Date: 1993-11-19
From: John
Subject: First Smoothing Snapshot

My Dear Mr. Duk:

After several frustrating nights of bug-hunting I have finally succeeded in producing a "smoothed" coastline using the micro continent generation method. I put "smoothed" in quotes because the resulting coastline is anything but smooth.

The attached screenshot shows the main map window from my OracleCard stack; I recommend that you import it into a graphics program so that you can magnify the details. In order to keep the processing time down to hours instead of days, I only smoothed a section of the map 28 coordinates wide by 20 coordinates high. Of the 560 squares in this region a whopping 313 were coastal. Total pixels involved in the shoreline region were 16,566.

For this first attempt I used a limited initial set of land sparks. I choose one spark at random along each edge of a land-based seashore coordinate, a total of 187 sparks. The percentage of sea pixels eventually rose to almost 60%. If you look closely you can see the initial sparks in red.

The coastline produced is interesting, but flawed in several respects. The inward rushing of the sea was more vigourous than I had anticipated; as a result, the initial land sparks tend to form lacy arms that stick out from the rest of the coast. Much of the sea extends uninterrupted to the edge of the shoreline area so that many straight line segments and, even worse, intact 90° corners are visible. And when the land sparks do take hold, too often they push all the way to the edge, revealing more straight line segments. The overall effect is boxy and unnatural.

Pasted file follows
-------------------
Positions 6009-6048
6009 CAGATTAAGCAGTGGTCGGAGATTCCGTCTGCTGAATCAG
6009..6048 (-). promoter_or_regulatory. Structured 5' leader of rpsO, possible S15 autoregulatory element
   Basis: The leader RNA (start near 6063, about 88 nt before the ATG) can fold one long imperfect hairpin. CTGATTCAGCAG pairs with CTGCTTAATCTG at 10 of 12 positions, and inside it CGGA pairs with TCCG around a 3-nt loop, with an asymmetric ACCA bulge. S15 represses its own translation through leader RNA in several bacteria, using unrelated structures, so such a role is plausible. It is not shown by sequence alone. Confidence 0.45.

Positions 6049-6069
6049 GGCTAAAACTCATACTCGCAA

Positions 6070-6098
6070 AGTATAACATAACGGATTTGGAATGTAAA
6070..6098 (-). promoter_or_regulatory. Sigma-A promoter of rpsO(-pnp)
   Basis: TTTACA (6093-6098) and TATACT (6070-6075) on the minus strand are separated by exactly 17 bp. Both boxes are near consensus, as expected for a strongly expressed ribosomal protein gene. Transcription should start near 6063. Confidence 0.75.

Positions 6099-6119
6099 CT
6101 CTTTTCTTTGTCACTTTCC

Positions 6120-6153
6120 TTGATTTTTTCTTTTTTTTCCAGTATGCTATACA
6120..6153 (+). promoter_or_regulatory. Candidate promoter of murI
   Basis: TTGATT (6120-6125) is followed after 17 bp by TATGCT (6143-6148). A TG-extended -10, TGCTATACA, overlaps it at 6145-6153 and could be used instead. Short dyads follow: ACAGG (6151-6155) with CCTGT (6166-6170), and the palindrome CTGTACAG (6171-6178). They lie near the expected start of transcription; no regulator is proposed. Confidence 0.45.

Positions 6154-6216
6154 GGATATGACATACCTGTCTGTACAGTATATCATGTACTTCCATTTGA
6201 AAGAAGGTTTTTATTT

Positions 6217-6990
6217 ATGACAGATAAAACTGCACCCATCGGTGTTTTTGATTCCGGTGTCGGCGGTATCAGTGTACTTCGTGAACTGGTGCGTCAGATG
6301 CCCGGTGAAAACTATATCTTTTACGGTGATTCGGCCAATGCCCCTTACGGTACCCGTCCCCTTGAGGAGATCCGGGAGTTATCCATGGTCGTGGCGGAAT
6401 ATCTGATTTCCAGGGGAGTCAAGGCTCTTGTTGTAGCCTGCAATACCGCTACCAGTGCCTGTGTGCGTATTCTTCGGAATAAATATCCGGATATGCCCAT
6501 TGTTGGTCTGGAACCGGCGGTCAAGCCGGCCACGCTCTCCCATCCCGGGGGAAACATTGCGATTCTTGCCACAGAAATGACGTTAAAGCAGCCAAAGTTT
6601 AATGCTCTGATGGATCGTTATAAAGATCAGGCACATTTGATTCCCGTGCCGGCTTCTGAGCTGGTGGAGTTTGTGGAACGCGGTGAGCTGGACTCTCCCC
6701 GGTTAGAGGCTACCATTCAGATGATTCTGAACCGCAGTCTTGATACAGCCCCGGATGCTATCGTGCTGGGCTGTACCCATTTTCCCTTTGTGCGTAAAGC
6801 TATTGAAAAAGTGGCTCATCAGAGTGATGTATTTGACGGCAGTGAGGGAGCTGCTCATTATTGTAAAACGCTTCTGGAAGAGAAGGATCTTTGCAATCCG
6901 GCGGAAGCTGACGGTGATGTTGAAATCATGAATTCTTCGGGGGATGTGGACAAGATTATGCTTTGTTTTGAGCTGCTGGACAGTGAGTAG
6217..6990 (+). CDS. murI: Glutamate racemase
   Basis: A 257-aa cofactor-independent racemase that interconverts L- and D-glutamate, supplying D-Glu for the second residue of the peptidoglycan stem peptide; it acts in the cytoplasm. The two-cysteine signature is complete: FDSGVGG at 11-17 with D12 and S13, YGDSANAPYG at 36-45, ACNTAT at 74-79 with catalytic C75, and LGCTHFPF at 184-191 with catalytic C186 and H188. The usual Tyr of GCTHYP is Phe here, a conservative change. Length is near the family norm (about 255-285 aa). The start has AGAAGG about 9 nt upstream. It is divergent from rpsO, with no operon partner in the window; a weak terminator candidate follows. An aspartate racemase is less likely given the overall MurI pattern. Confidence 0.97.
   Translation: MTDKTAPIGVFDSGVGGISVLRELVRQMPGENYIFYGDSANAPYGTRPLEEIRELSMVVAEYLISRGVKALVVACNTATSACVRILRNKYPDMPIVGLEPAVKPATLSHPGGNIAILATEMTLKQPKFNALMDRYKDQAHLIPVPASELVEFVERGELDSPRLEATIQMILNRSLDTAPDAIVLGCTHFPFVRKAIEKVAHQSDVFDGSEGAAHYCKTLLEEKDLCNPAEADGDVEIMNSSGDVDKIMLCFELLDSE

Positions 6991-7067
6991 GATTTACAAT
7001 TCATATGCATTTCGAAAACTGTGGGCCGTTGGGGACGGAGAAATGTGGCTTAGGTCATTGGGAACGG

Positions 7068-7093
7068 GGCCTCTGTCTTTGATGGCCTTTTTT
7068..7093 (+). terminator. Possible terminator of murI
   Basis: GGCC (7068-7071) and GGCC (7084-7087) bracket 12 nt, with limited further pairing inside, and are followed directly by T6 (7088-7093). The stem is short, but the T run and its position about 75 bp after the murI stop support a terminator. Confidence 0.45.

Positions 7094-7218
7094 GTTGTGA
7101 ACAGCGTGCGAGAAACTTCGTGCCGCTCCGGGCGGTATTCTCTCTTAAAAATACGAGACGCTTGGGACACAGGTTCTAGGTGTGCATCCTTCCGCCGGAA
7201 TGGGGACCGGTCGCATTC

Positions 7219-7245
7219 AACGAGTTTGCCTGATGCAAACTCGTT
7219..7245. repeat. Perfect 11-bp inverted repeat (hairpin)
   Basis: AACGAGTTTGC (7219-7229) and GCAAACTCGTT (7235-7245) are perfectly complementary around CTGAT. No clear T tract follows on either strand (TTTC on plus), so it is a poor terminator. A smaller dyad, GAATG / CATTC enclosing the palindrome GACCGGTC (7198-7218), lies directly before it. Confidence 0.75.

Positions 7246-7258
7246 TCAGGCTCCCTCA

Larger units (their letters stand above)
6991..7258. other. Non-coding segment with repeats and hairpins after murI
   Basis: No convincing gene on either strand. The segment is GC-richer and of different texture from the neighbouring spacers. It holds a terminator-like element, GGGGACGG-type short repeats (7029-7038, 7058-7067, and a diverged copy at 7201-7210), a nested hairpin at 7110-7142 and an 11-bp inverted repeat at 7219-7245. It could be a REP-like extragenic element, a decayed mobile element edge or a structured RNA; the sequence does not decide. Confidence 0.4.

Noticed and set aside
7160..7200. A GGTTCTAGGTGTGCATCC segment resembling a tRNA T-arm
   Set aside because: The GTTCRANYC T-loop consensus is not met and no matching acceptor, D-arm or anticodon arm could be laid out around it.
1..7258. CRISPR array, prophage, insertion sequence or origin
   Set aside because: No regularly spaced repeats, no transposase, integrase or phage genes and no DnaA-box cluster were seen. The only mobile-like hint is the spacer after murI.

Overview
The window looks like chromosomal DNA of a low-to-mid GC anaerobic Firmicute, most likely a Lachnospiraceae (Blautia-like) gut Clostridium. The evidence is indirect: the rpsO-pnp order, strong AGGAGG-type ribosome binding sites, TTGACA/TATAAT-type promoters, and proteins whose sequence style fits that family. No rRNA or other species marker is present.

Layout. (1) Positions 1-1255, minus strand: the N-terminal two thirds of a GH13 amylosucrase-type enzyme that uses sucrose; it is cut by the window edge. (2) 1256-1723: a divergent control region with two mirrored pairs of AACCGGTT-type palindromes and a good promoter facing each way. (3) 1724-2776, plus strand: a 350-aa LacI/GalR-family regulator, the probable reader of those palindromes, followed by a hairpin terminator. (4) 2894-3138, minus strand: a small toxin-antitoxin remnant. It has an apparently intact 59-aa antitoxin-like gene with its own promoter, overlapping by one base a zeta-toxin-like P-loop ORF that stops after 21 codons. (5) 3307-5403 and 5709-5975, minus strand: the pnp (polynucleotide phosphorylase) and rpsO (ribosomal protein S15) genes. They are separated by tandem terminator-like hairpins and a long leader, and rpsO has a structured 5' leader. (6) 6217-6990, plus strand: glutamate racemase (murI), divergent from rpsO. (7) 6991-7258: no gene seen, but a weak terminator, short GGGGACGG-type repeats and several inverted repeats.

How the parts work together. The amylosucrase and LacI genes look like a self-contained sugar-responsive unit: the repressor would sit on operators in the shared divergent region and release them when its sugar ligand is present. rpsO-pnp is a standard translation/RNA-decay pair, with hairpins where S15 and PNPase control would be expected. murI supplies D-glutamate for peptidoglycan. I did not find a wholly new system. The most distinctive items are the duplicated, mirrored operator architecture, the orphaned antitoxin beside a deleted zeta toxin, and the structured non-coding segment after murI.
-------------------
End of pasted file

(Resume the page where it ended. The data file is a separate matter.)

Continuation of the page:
Although not yet acceptable, the technique certainly produces dramatic coastlines and I think, with some adjustment of the initial spark selection, can be much improved. My next experiment will be to return to my first instinct and select entire edges of land-based seashore coordinates. (I will probably omit the pixels near the corners of exposed pixel blocks except for one pixel on the corner itself; that one pixel guarantees more rounded corners.) I'll send the results of that experiment as soon as they are available.

Yours in haste,